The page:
Pasted from the observation report section of Stargazer’s Lounge. . .
When I arrived at my usual campsite in Shropshire on Monday night, I wasn’t actually expecting to do any astronomy as the forecast wasn’t great, but as I turned my engine off, and turned the van lights off, I was greeted by a wonderful clear sky, with the Milky Way stretching overhead. So without further ado, I set the dob up, (which takes thirty seconds, such is the genius of the dob design).
I find when I’m in the sticks, (my caravan is at a Bortle 4 site), the Telrad finder is mostly all I need these days. The 10X erecting finderscope I have alongside it is only really needed when I’m closer to town, and I can’t see the stars I’m hopping from. For these observations I used a 28mm eyepiece, unless I say otherwise. I don’t know the field of view, (I don’t even know the correct focal length of my scope, but you can see it’s quite long, about five foot). I find the 28mm fine for deep sky stuff.
So, with no plan in place, I started with M57, the Ring Nebula, and it was pleasingly bright. I often overlook M56 – a quite bright globular nearby. I remembered to check it out this night and it’s easily findable in a ‘line’ with stars to the left of the ‘squashed box’ of Lyra.
M71 next, and this is fast becoming one of my favourite globulars, probably because it looks so unlike a globula cluster. The 10” mirror really does it justice, but this is on Messier object that can be disappointing in small scopes I think, (note to self, look up what H20 is, it’s right by M71).
Just up to the left of Sagitta, I hopped to the easily findable dumbbell nebula. Very bright this evening and the ‘misty bow tie’ shape easily discernible.
Hercules was heading west, and I visited his two showpiece globular clusters, with M13 really burning brightly. I’ve only been using the 10” mirror for a few months, the previous five or six years I’ve been using an 8” Skywatcher, and in terms of gathering light, there is a very noticeable difference. Does anyone know how much more light a 10” mirror finds, when compared to an 8”? There must be a formula, (I’m rubbish at maths).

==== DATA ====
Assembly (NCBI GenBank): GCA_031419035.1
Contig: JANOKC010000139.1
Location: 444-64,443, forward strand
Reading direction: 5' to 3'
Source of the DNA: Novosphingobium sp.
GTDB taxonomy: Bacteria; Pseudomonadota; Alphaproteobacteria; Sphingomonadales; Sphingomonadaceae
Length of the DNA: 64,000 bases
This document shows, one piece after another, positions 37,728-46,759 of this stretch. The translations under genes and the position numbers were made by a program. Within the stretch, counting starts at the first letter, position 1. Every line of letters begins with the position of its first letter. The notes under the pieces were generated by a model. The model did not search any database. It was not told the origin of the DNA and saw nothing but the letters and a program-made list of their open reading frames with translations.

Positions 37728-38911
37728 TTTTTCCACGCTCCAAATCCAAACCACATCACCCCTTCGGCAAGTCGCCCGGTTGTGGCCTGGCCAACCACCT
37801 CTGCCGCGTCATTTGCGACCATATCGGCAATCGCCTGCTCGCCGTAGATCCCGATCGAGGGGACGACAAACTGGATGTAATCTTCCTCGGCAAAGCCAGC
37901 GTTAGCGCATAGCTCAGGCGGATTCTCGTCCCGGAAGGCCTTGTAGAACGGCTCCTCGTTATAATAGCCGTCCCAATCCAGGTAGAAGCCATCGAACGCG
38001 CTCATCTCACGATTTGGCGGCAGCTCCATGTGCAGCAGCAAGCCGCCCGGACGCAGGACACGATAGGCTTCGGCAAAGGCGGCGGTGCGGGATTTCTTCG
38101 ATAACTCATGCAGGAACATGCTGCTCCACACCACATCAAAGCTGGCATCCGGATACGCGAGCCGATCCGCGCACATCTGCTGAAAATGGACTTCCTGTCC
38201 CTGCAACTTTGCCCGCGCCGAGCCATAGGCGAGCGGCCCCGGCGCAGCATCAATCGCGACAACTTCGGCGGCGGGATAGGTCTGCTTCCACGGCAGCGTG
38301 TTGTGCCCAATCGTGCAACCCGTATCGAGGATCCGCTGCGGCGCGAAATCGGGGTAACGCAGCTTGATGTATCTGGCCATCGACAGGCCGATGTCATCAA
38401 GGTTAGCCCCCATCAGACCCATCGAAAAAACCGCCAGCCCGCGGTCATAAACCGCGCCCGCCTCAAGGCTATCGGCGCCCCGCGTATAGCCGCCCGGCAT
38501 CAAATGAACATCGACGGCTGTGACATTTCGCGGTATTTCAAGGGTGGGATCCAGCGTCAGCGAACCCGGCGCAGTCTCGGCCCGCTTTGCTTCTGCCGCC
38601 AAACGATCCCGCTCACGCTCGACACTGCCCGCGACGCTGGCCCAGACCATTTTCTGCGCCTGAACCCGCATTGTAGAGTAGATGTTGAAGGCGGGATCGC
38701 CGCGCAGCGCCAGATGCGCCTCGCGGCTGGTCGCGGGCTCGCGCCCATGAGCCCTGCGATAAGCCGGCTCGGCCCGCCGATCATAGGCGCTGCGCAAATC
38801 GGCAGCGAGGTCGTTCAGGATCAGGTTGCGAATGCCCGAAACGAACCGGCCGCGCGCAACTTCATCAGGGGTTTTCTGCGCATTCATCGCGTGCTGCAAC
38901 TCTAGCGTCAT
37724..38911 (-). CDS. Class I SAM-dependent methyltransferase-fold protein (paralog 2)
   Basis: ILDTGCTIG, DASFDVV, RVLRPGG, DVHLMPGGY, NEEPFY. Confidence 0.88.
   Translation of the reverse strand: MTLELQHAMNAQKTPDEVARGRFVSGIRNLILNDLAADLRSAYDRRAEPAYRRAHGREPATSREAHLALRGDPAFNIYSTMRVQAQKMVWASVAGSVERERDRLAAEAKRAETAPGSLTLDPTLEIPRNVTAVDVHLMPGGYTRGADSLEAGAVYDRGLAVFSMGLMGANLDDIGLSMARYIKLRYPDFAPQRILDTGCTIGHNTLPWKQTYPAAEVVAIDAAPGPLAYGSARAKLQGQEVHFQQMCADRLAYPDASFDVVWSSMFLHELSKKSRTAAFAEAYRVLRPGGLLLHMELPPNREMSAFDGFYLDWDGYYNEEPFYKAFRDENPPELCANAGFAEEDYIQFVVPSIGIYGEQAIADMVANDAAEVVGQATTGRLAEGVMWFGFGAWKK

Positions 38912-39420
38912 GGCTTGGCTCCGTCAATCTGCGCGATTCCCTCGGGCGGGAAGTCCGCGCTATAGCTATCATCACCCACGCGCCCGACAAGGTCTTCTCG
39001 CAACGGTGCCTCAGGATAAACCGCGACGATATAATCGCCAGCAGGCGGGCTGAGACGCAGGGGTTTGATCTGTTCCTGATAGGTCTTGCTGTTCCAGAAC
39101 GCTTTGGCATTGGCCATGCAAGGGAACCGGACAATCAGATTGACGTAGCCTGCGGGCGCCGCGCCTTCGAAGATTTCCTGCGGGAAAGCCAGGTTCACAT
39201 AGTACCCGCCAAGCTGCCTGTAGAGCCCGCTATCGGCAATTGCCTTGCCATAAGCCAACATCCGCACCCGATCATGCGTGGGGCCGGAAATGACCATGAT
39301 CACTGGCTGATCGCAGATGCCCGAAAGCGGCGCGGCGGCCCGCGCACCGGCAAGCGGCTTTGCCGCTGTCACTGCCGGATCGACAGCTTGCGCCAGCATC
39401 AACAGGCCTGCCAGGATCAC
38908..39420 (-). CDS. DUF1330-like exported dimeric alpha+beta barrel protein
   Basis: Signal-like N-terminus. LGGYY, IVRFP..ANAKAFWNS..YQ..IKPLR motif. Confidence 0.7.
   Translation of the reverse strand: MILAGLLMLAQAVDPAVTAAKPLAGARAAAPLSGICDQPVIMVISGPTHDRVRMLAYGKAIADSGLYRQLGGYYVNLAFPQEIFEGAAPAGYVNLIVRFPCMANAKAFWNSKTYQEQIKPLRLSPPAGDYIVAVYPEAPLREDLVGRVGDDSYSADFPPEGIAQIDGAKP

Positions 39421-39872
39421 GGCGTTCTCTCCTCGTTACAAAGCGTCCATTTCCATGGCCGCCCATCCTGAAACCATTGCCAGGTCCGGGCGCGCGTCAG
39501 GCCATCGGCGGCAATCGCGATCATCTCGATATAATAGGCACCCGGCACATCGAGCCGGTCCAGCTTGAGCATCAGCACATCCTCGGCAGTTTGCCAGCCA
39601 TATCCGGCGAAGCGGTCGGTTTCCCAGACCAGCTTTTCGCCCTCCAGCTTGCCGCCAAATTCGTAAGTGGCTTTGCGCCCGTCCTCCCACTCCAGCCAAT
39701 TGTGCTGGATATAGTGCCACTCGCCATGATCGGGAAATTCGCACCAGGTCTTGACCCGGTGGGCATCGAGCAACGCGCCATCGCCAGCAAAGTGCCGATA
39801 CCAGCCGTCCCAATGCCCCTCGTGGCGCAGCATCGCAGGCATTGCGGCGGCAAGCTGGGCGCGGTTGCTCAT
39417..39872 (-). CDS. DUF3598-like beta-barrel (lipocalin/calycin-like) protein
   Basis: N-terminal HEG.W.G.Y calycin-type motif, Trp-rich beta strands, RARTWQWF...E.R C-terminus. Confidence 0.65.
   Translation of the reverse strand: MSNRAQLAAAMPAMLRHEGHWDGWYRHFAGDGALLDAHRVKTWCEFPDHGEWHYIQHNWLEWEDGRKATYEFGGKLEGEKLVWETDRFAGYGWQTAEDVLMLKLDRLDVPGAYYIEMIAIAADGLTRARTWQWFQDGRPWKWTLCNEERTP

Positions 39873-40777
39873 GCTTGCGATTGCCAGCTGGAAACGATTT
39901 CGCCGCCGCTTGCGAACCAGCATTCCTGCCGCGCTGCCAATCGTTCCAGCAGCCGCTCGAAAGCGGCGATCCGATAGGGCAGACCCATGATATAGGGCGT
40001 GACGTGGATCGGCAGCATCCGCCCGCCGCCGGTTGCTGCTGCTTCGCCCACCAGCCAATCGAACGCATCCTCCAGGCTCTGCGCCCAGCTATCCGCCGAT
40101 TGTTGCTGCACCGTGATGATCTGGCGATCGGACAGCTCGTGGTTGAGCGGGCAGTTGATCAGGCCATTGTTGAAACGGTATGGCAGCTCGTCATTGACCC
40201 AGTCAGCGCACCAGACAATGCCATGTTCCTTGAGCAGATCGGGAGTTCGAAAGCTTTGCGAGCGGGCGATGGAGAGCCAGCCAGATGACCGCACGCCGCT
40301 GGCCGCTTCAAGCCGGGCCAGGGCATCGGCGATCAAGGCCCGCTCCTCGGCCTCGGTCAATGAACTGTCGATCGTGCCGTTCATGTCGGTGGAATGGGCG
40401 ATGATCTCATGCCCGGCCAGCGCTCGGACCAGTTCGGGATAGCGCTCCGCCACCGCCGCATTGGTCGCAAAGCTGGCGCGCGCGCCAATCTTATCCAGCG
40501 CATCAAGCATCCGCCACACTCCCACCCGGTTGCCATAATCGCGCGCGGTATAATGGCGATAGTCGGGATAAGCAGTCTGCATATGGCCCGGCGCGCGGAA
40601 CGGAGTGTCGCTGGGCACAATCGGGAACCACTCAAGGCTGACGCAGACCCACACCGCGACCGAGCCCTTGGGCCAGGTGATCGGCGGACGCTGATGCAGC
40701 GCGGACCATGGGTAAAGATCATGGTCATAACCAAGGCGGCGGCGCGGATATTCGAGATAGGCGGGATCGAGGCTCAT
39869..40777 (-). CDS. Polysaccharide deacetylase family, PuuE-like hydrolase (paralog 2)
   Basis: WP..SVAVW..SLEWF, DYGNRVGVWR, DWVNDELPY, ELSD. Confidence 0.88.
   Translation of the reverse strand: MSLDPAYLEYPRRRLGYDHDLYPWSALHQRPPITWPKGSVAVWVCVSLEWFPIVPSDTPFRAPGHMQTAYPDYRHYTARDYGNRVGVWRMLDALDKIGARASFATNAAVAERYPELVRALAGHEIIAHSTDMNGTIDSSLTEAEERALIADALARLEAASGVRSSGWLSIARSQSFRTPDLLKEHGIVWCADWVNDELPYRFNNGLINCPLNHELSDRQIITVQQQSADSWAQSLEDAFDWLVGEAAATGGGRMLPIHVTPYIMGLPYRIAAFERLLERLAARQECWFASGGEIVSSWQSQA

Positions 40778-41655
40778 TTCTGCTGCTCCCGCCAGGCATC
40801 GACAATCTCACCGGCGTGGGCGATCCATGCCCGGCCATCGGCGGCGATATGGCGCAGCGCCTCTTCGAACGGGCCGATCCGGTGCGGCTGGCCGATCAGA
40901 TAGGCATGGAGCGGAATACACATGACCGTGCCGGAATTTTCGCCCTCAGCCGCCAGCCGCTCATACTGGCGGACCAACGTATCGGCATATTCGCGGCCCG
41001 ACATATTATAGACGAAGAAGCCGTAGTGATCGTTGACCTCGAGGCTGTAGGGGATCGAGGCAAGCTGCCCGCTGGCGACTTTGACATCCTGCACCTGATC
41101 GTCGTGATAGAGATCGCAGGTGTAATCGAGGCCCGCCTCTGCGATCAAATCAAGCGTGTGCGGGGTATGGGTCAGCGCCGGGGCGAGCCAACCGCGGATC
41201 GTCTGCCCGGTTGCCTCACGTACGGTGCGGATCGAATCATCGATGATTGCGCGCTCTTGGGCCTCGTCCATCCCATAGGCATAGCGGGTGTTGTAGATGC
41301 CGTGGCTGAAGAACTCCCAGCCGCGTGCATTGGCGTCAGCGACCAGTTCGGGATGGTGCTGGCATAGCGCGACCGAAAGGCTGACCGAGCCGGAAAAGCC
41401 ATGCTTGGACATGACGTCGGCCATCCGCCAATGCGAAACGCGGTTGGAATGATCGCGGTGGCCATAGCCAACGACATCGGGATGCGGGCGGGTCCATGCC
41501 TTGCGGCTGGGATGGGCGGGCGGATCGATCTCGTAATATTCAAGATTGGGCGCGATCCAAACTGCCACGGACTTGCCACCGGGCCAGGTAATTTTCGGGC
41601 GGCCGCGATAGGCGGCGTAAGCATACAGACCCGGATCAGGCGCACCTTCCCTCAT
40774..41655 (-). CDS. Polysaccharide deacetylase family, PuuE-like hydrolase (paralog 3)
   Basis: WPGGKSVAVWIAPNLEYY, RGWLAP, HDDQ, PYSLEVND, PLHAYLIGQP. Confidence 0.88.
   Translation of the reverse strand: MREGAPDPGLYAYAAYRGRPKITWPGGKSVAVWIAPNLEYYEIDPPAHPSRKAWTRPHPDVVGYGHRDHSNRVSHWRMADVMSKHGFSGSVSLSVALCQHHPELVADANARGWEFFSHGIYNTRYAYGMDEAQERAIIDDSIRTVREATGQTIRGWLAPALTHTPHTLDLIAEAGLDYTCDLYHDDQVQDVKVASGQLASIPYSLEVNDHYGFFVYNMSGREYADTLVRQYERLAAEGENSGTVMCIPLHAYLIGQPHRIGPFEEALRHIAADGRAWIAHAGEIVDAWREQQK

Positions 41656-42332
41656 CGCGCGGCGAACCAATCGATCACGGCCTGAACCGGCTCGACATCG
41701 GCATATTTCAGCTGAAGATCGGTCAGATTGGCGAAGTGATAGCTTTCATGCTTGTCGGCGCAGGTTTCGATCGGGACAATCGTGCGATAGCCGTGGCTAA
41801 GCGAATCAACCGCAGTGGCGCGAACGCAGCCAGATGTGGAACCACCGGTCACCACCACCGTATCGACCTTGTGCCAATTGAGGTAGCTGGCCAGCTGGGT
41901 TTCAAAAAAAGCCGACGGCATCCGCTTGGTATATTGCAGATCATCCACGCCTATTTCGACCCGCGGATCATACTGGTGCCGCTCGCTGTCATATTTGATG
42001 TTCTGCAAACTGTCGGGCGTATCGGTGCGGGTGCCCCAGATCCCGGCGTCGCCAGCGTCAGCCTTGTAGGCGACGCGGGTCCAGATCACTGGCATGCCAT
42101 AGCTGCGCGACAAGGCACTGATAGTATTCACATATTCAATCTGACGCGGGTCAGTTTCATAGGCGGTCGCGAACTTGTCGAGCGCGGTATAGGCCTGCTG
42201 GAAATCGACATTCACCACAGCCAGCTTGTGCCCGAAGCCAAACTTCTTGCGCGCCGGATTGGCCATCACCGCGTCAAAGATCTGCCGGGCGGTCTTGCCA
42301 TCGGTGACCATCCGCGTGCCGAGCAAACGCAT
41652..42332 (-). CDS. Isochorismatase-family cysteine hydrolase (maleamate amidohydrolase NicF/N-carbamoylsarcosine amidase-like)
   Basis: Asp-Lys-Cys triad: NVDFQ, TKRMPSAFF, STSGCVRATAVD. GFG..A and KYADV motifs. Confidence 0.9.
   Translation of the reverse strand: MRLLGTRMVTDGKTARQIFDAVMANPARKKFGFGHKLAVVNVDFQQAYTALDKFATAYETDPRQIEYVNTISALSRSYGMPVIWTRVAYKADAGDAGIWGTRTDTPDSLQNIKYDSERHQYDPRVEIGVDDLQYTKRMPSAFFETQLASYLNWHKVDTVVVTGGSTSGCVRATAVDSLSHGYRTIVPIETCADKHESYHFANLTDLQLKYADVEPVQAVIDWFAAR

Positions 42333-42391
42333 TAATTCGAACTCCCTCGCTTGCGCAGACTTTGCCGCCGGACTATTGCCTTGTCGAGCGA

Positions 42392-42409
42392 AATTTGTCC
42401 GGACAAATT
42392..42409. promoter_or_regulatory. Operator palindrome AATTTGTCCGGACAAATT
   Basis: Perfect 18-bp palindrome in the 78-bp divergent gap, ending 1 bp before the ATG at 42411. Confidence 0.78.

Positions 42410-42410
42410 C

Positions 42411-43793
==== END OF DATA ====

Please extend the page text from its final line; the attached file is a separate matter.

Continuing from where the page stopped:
Saturn’s moons. Last time I had an observing session I made the mistake of not noting the time down when I made my sketch of the background ‘stars’. I didn’t make that mistake this time. I sketched the planet, and every nearby point of light I could see, to check with Stellarium when I got back home, (which was a few days later).
I was pleased to see that along with Titan, I’d seen Rhea and Dione with the 15mm eyepiece. Dione was very much just on the verge of visibility. I had to use averted vison, and it only really appeared when the air steadied.
The Saturnian moon project is on-going. I wish I’d used a 9mm eyepiece now.
M31 was an easy naked-eye object, and I spent quite some time on M110 again. It’s quite bright when you get under a nice dark sky, and I’ve had several pleasing views of it this year.
M11, the Wild Duck cluster is always a treat. The duck I can see is different to how other people see it I think. But it’s such a bright pretty cluster, which you couldn’t confuse with any other. It’s easily found in the Scutum Star Cloud, (yea, I know it’s all easily found if you use a go-to, but where’s the fun in that?).
Yes, I’d insert a smiley there if |I used them.